(The Montauk Catamaran Company Chronicles is an ongoing series of posts detailing the construction of Mon Tiki Largo, a James Wharram Designs Pahi 63 MkII. The author’s current boat is the catamaran Mon Tiki, a JWD Tiki 38, which he built in 2012 and currently operates as a daysailing charter in Montauk NY. You can see all the posts in this series by clicking here.)
I don’t much care for meta. I don’t like writing about writing, or films about making films — or even worse — writing about why you can’t make films.
I am also suspicious of any sort of writing about making things – motorcycles, canoes, catamarans — that supposes to reveal deeper truths about what is real or valuable.
And yet here I am, about to do the first, and at risk of appearing to do the second. So let me take a moment to speak plainly to my objectives.
Firstly, as a method for providing for my family by doing work I do not hate, Mon Tiki seems to be a success. I like taking people sailing very much, and for now at least, it makes enough money that we can tend to today’s needs and save against the opportunities and hazards that tomorrow will surely bring.
Secondly, promoting Mon Tiki has renewed my love affair with my first real mistress and profession — photography. I’ve posted some of the fruits of that affair here, and many many more on Mon Tiki’s Facebook page. Photography, the art and craft of shaping an image, satisfies something in me in a way that building and sailing cannot. It’s not better or worse, it’s just different in a way I enjoy.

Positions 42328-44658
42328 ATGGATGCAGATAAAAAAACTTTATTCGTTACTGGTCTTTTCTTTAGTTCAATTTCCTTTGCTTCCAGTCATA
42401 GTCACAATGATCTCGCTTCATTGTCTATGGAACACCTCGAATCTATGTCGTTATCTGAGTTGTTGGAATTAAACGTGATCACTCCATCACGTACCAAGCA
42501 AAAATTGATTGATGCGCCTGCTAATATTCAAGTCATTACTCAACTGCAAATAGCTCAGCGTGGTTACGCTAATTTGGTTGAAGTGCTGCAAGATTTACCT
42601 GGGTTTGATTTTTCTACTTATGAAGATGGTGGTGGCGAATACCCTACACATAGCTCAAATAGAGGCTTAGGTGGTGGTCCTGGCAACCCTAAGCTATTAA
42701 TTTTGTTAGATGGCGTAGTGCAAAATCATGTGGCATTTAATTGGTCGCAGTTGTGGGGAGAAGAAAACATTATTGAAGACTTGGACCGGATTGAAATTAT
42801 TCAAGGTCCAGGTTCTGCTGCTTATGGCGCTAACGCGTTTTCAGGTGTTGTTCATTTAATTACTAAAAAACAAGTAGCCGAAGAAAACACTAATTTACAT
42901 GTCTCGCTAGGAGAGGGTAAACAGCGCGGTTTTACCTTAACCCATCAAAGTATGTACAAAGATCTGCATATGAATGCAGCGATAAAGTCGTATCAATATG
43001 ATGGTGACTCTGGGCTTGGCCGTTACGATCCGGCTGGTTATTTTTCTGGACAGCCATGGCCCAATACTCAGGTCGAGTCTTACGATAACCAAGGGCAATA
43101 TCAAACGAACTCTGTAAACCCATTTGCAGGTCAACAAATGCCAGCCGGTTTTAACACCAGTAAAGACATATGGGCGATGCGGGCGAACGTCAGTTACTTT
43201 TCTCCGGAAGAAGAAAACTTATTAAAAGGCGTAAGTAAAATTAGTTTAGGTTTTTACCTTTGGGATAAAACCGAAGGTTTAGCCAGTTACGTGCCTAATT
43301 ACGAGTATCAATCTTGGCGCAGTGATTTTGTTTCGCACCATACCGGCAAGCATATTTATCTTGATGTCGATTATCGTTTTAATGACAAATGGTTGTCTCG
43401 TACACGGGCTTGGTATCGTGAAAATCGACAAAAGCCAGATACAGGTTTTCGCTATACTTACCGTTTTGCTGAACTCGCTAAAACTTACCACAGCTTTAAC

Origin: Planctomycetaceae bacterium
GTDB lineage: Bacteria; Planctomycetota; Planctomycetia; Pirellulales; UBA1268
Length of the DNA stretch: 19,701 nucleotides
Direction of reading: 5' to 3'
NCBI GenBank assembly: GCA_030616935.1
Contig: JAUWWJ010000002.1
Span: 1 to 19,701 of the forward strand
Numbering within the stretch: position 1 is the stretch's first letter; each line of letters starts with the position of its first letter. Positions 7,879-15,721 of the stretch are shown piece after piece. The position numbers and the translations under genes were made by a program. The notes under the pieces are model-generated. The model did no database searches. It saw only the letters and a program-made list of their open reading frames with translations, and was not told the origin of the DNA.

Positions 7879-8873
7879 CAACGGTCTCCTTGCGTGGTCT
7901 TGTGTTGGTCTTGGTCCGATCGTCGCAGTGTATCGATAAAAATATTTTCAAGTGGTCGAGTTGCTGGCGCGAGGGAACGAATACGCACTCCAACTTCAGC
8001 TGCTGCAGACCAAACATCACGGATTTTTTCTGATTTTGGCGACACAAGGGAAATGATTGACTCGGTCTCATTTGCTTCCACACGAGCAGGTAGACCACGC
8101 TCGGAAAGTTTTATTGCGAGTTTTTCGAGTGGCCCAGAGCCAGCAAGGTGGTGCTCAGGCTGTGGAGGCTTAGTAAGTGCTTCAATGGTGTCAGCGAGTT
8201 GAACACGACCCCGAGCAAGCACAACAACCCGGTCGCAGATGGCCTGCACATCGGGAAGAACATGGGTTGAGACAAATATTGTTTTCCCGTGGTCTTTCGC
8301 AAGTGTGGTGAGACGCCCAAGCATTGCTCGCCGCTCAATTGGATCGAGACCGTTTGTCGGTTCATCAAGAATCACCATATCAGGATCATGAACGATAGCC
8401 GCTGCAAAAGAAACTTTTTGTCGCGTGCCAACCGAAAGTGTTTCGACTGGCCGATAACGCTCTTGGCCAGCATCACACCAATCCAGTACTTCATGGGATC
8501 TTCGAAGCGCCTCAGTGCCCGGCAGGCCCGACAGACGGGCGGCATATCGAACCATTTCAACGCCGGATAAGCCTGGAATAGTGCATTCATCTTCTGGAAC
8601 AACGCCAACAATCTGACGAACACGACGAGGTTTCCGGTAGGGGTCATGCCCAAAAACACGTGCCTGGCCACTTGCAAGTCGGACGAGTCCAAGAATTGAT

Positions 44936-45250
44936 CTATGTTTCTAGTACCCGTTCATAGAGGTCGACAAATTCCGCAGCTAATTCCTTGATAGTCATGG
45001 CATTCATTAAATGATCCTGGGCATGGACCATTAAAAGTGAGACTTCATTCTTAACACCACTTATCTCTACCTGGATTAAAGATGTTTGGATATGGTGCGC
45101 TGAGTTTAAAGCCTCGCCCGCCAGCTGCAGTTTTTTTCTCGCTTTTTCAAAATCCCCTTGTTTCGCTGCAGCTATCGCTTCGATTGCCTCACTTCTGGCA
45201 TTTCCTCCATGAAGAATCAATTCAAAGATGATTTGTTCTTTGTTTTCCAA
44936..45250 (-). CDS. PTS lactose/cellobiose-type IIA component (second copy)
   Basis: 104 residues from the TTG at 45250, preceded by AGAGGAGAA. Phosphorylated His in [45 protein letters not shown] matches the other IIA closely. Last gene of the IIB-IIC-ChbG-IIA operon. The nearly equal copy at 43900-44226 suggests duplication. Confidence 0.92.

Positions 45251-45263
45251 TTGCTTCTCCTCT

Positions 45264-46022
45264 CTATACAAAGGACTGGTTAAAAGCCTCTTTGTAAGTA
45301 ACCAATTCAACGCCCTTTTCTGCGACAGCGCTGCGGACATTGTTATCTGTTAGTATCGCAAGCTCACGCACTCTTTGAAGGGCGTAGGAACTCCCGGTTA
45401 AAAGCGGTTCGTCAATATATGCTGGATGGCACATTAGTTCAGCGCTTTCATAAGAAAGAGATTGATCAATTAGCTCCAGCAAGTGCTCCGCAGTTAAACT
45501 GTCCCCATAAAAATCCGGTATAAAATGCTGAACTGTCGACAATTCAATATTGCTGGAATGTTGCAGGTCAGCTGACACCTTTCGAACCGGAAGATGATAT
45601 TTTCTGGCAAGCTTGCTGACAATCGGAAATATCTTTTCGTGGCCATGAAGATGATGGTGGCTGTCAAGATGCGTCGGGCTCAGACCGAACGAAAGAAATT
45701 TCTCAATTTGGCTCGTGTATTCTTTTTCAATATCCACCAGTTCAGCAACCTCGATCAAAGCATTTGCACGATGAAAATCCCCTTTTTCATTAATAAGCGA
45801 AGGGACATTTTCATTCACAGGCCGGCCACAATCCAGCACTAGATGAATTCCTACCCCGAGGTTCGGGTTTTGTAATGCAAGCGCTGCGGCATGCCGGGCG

But as photography is not sailing, neither is it filmmaking or writing, the essential difference for me is that it is not story telling. And I miss telling stories.
Also, if I have a regret about the Mon Tiki build, it’s that it was not as well documented as it might have been. We were under some considerable pressure to get her finished and earning, so whenever faced with the choice of documenting or doing, doing won out; and what I’ve found is there are things I’m relearning because too long has passed since I last did them, and I didn’t writing them down or photograph them the first time through.
So then, my aim is for each day I work on the Pahi 63MkII to also make a post about work that was done. I will ask your forgiveness in advance for any posts that suppose to offer life-lessons (we all know this inevitable.) But mostly I would like to emerge with a mostly complete chronicle of this build. To what end, I’m not sure. I’m considering it etudes for story-telling, a practice I wish to continue.
You could consider a trip to one of those northern areas
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